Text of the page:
The Legion 5 Pro’s battery life is subpar, lasting 4 hours and 38 minutes on the Laptop Mag battery test, which involves continuous web browsing over Wi-Fi at 150 nits. This is a bit worse than the category average of 5 hours and 13 minutes.
|Laptop||Battery life test result (hours and minutes)|
|Lenovo Legion 5 Pro||4:38|
|Razer Blade 14||8:35|
|MSI Katana 15||2:48|
We don’t typically expect longevity at incredible lengths from gaming laptops, as the Katana 15 (2:48) is quite a bit worse and the EON16-S (5:06) is only a half-hour better. The Razer Blade 14 (8:35) lasted significantly longer than all of its competitors
Lenovo Legion 5 Pro webcam
The Legion 5 Pro’s 1080p webcam can’t save it from turning my warmly lit pink room into an overexposed nightmare, shifting the finer details of my face into a grainy indistinguishable blur.
You’re going to want a superior webcam by looking at our best webcams page, but if you’re not too concerned with appearing on video, whether that be through streaming games or video conferencing for work, you won’t have to worry about it.
Lenovo Legion 5 Pro heat
The Legion 5 Pro can get pretty hot even while it isn’t gaming, and like any laptop made to handle demanding software, we recommend keeping it far away from your vital parts. Its touchpad hits around 77.5 degrees Fahrenheit and the center of the keyboard hits 88 degrees, while the hottest point near the hinge at the underside reaches 96.5 degrees, which is above our 95-degree comfort threshold.
It continued to stay cool at the touchpad while gaming, remaining at a nice 75 degrees. The center of the keyboard reached as high as 97 degrees, but the underside near the hinge was blistering at 119.5 degrees.
Lenovo Legion 5 Pro software and warranty
The Legion 5 Pro has Windows 11 installed onto it automatically, coming with the typical arrangement of apps you’d expect. Alongside this, it has Legion Vantage in particular providing access metrics about CPU, GPU and VRAM performance, alongside options for GPU Overclock, Network Boost, GPU Working Mode, OverDrive, and other settings to update the system, scan hardware, change power settings and more.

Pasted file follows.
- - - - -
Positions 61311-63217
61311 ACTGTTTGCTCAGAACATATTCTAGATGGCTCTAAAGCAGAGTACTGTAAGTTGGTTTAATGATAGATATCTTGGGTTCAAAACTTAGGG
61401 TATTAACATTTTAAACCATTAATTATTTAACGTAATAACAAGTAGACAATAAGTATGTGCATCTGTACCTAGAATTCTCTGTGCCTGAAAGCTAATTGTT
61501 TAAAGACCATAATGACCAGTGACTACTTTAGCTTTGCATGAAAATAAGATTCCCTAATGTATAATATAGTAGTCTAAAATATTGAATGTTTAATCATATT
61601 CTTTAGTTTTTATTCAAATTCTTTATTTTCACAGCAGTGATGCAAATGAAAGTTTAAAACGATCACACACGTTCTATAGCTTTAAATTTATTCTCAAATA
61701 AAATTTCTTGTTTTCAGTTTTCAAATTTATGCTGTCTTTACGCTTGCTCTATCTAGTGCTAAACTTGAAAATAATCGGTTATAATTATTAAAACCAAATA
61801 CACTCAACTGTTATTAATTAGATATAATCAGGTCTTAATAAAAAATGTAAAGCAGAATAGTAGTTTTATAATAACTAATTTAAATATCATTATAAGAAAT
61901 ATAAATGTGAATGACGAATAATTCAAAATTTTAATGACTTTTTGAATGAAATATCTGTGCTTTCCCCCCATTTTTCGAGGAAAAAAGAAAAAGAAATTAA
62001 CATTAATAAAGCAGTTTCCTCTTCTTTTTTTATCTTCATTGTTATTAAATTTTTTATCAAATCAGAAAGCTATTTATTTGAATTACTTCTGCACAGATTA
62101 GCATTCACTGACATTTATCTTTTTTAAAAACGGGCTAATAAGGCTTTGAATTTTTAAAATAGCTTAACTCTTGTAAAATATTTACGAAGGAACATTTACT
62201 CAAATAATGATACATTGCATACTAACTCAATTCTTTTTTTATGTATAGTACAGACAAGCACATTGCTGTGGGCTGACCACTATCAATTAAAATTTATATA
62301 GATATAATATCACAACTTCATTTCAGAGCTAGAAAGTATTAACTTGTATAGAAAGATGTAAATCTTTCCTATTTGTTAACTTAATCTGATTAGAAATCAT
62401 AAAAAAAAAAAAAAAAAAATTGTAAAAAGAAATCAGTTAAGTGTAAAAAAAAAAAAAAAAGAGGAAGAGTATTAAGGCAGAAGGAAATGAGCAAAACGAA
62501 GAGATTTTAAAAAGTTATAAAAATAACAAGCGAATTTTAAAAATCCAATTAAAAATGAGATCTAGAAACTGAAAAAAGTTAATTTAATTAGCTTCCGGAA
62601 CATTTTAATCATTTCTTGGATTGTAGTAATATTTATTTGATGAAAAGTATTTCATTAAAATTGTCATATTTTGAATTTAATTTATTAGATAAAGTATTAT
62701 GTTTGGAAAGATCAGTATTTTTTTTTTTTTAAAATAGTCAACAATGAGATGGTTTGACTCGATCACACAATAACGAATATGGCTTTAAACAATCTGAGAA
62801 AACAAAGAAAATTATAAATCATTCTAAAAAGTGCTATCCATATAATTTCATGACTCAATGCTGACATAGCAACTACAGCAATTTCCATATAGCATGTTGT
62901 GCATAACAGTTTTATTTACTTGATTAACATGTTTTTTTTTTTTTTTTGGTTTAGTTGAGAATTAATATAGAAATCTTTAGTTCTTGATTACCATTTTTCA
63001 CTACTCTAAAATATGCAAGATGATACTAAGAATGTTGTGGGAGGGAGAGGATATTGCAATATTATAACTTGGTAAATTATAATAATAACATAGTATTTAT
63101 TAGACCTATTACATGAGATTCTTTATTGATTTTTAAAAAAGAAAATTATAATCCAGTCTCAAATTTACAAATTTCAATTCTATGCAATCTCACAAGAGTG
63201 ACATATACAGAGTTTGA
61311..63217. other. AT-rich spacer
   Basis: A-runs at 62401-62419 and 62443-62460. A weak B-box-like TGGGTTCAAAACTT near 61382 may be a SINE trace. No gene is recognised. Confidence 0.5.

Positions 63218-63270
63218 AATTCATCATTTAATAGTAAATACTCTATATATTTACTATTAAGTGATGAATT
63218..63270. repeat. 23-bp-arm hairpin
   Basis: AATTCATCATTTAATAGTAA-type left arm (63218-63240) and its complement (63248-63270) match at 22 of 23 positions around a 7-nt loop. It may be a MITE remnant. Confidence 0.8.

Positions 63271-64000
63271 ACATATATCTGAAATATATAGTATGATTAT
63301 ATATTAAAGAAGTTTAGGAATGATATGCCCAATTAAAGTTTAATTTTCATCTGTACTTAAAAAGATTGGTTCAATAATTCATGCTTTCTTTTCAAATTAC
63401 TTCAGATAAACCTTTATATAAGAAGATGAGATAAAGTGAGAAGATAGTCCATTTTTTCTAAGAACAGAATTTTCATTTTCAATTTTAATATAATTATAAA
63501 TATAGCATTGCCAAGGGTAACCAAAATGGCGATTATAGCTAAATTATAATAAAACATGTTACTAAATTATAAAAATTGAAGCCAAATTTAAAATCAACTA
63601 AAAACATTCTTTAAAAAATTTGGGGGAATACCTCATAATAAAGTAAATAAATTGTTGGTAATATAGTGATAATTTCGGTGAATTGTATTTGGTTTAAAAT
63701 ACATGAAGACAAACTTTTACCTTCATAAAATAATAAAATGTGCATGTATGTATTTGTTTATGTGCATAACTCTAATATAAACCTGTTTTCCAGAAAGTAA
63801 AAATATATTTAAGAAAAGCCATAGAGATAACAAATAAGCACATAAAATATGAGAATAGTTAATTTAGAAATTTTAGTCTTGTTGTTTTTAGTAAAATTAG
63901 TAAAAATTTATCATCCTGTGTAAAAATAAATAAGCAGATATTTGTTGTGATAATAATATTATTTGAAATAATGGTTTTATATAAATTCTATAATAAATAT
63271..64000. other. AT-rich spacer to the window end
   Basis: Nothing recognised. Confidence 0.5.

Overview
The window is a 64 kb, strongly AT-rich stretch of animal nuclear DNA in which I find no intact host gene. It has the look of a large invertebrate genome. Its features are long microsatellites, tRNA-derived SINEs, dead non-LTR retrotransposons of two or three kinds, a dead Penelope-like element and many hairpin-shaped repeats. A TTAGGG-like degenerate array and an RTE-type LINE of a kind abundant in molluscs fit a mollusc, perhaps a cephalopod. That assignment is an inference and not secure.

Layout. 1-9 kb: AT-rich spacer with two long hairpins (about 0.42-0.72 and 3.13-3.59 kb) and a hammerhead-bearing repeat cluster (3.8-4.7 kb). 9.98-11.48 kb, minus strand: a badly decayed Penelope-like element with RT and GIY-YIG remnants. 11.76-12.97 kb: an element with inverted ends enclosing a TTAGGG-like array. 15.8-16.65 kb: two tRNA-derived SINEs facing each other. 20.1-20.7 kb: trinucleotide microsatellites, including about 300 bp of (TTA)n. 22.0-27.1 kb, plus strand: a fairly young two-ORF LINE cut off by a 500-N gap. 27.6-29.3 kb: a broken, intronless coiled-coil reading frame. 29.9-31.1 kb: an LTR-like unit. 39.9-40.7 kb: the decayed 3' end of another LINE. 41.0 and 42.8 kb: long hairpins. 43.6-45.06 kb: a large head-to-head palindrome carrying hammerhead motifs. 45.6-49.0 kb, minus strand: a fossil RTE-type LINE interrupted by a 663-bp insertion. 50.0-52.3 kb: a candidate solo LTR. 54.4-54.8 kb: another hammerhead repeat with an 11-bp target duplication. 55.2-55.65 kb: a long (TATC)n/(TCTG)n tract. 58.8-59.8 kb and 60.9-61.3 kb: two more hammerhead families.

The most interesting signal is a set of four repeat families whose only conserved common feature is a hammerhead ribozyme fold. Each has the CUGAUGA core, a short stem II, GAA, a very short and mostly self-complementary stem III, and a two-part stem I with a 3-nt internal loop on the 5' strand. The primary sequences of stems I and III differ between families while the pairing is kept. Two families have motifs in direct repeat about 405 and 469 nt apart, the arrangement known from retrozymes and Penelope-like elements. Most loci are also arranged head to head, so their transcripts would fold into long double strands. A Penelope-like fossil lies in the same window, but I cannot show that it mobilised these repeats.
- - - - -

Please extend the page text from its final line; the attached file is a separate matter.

The Lenovo Legion 5 Pro comes with a 1-year limited warranty. See how Lenovo did in our Tech Support Showdown special feature.
Lenovo has done the impossible with the Legion 5 Pro. It has developed a near-perfect gaming laptop at an inconceivably low price, and while its subpar battery life will give some pause, it’s an exceptional feat in design. With phenomenal performance scores, excellent gaming metrics, solid speakers, a sturdy chassis and hinge, decent display and easily the best laptop keyboard I’ve ever used, it’s a reigning champion on most fronts.
If you need something with excellent battery life that maintains this laptop’s jack-of-all-trades nature, the Razer Blade 14 is an easy recommendation. However, its price is shocking, unless you’re willing to spend more than $1,000 extra. Otherwise, the Lenovo Legion 5 Pro is a phenomenal feat in gaming laptop design.
Self-described art critic and unabashedly pretentious, Momo finds joy in impassioned ramblings about her closeness to video games. She has a bachelor’s degree in Journalism & Media Studies from Brooklyn College and five years of experience in entertainment journalism. Momo is a stalwart defender of the importance found in subjectivity and spends most days overwhelmed with excitement for the past, present and future of gaming. When she isn't writing or playing Dark Souls, she can be found eating chicken fettuccine alfredo and watching anime.